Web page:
Oops, being a little overly effusive, I am. Time to turn Effusive menu option to OFF.

Only problem is the price: $45K. At this price it is going up against the similarly-priced Wilson Maxx II, Acapella Violon, Marten Coltrane, Avalon Eidolon, and Audio Note speakers. More in the official report.

Um, well, this pictorial odyssey has turned into the detailed report, for the most part, so let's discuss the competition some.

* The Mini Exquisites is for small to medium sized spaces for people who want engaging and startlingly emotional and detailed renditions at the expense of having less detail in the low bass.

* The Wilson Maxx 2 is for larger spaces, and for people who want an impressive sound: large scale soundstages, midrange and bass details, and dynamics at the expense of an almost complete lack of emotional capability and some unruly behaviors like drivability and an overly enthusiastic treble / upper midrange.

* The Acapella* Violon is also for larger spaces and for people who like a very natural musical realism and large engrossing soundstages at the expense of some bottom end slam.

* The Marten Design* Coltrane speakers are for people who like a very accurate and realistic presentation, at the expense of not having a big and open type of sound.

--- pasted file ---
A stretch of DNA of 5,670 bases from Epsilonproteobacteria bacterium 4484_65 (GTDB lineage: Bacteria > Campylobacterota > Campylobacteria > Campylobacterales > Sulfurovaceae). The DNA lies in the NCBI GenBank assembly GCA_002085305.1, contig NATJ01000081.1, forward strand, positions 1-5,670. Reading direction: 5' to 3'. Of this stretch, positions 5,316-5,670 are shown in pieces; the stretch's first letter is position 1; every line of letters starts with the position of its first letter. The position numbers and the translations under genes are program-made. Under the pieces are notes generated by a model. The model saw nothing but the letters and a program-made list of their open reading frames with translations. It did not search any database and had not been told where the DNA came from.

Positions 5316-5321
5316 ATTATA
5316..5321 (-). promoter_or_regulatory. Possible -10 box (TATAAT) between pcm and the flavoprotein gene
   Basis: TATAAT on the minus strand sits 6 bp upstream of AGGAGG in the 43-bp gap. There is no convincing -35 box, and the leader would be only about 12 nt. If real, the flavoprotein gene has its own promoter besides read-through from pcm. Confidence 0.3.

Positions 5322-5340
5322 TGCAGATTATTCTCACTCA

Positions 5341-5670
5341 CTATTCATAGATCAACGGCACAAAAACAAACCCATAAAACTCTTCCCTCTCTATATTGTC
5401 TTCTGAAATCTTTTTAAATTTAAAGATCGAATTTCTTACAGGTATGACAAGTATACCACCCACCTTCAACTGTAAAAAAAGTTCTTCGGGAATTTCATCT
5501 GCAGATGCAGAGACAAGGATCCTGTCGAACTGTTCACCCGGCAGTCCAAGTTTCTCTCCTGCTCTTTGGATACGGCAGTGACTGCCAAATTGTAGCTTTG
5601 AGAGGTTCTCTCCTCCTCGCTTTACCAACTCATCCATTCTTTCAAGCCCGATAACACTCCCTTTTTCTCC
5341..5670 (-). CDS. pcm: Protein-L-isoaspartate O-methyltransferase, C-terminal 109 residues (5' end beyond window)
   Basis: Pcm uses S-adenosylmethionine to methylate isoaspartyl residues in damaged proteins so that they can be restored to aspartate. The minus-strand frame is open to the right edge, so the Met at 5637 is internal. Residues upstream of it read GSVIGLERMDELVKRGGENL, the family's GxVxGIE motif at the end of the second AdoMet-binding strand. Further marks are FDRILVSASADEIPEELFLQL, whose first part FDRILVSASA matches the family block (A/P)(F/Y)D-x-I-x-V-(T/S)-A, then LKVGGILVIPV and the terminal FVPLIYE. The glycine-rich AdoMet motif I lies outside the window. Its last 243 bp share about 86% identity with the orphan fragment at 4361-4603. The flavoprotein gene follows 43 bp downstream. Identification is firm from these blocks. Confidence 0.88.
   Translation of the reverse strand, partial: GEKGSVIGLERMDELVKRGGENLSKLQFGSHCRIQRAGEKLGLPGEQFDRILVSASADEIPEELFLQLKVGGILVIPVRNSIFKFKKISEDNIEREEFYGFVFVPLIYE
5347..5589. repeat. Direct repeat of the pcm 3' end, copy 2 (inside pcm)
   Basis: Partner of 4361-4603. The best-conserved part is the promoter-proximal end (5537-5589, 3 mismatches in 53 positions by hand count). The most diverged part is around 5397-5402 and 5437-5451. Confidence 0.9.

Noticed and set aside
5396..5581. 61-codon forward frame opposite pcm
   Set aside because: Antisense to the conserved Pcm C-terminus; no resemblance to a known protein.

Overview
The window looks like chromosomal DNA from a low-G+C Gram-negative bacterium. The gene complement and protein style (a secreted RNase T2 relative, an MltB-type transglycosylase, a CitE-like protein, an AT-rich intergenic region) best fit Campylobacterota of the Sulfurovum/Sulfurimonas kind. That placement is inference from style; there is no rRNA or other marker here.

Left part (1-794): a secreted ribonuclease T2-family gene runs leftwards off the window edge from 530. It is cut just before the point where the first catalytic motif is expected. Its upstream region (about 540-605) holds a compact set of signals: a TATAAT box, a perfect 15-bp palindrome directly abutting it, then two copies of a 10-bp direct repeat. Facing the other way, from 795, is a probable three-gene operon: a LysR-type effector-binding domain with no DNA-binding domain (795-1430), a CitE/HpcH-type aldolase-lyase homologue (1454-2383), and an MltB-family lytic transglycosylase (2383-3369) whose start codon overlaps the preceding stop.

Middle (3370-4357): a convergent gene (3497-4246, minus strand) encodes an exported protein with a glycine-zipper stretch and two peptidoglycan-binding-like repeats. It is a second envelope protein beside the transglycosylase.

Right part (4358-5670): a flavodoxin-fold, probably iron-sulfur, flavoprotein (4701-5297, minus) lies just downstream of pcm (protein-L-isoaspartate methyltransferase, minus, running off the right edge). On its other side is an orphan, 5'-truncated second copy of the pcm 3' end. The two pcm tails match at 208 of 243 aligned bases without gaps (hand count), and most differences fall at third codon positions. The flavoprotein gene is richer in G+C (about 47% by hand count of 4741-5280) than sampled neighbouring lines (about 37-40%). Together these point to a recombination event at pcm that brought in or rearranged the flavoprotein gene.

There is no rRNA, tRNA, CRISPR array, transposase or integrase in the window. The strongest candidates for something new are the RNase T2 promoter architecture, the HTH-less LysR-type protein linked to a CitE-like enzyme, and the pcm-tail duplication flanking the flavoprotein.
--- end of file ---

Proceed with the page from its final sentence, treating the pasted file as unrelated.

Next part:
* The Avalon Eidolon Diamond is also for bigger spaces and people who like emotional yet dynamic presentations at the expensive of deep bass control and drivability

* The Audio Note* U.K. AN-E SEC Signature is for smaller spaces, like the Mini, and for people who want very dynamic and exciting and harmonically rich and detailed presentations, supplied by the necessary Audio Note electronics upstream, at the expense of looking at a box.

Looking at this run down - it seems that there is indeed a place for a $45K 2-way speaker, as much as this price for a relatively small speaker may make us uncomfortable. And that place is for people with relatively small rooms who still want one of the best, no compromise, musical experiences that money can buy. The only alternative, from the perspective of this quick survey, is the Audio Note speaker (though the Coltrane speakers are known to work very well providing a full-range experience in as small a room as 12.5 x 16 feet), and it is also an expensive 2-way speaker - and it does not quite have the visual presence and beauty of the Mini, but then few speakers do.




The Kharma amps... on what looks like lead blocks?




Pictures of the exquisite mini-Exquisites




The beautiful rear of the Kharma Mini-Exquisites, something most owners will never see, but there you have it. Fit and finish is as good as that on the business side.

And, seriously, it does tell us that it is rear ported so it should be well away from the front wall. Oh, yeah, and it is not bi-wired, and apparently not biwire-able, which may save some owners some money on cables, depending on brand.